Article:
This morning, Senator Leahy (D-Vt) introduced an updated version of the USA FREEDOM Act (full text). If you recall, in May, the House passed a version of the USA FREEDOM Act that many, including some here on the blog, criticized as a watered-down version of the initially proposed legislation. Jennifer Granick, for example, argued that the House bill “would allow broad collection to continue under the guise of reform.” After the House passed its version of the bill, many NGOs withdrew their support for the reform legislation.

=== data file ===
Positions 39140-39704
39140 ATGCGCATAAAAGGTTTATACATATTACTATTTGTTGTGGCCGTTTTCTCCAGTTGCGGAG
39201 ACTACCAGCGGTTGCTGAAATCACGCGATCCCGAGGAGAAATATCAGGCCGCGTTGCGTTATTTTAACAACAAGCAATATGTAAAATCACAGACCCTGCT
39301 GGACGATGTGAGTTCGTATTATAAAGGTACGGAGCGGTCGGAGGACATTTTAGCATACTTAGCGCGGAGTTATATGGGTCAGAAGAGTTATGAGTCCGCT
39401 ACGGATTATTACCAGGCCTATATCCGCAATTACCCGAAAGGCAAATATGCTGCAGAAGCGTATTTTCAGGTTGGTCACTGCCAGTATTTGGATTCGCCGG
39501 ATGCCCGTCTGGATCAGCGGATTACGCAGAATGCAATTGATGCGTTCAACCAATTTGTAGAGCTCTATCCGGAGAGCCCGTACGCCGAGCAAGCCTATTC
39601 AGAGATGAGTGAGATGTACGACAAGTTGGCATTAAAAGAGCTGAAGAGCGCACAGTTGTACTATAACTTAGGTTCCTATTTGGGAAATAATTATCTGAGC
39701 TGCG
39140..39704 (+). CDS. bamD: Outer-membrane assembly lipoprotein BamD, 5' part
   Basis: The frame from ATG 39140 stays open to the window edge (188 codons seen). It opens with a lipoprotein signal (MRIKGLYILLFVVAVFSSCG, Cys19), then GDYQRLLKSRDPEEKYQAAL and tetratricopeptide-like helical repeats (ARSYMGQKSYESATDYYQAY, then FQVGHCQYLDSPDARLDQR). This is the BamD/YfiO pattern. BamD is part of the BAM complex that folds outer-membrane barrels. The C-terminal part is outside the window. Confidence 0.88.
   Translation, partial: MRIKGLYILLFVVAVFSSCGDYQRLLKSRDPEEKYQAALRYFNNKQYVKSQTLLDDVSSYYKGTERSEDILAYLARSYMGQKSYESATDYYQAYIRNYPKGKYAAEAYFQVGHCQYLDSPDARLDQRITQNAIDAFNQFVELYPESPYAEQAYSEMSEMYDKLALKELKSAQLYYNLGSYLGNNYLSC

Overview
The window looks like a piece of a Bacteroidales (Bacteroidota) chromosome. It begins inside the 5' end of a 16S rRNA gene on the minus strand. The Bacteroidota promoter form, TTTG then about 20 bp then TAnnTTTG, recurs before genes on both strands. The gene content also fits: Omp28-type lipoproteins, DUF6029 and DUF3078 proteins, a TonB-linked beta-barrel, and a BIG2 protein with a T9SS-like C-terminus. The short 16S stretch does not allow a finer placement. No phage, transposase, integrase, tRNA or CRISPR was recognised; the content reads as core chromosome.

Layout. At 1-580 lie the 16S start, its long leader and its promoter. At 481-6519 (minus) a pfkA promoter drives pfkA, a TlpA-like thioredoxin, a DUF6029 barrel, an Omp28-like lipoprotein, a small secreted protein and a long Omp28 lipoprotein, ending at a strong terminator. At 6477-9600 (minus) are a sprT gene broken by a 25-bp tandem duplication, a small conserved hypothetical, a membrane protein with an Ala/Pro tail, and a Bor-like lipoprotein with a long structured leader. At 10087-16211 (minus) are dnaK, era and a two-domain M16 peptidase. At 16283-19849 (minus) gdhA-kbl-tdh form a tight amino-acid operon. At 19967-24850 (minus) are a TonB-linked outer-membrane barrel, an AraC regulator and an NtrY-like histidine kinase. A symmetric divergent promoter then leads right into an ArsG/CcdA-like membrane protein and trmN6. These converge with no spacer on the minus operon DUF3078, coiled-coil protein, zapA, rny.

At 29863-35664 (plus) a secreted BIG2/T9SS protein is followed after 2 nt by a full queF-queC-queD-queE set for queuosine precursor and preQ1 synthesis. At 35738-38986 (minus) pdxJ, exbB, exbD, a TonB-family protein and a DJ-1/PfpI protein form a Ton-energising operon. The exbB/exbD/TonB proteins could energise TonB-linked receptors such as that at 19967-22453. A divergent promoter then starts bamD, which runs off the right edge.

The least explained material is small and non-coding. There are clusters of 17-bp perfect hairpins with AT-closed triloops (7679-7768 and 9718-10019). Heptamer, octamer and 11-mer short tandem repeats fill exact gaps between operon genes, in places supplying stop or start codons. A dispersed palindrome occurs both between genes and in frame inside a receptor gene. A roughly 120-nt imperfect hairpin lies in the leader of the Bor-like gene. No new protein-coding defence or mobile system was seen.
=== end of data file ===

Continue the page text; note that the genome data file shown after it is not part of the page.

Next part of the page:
So how much reform is in Leahy’s updated USA FREEDOM Act? Well for starters, several civil liberties groups have come out in support of the new bill. So if such optics are an indication, the bill appears promising. And in his floor statement, Senator Leahy says the bill, among other things, would “ensure that the ban on bulk collection is effective” and claims that “[i]f enacted, this bill would represent the most significant reform of government surveillance authorities since Congress passed the USA PATRIOT Act 13 years ago.” We hope to have a deeper analytical dive into the new legislation up on the blog soon, but in the meantime, here are a few good reads on the new version of the USA FREEDOM Act: from (i) the Center for Democracy and Technology; (ii) the ACLU; (iii) Access; and (iv) Marcy Wheeler over on emptywheel.net.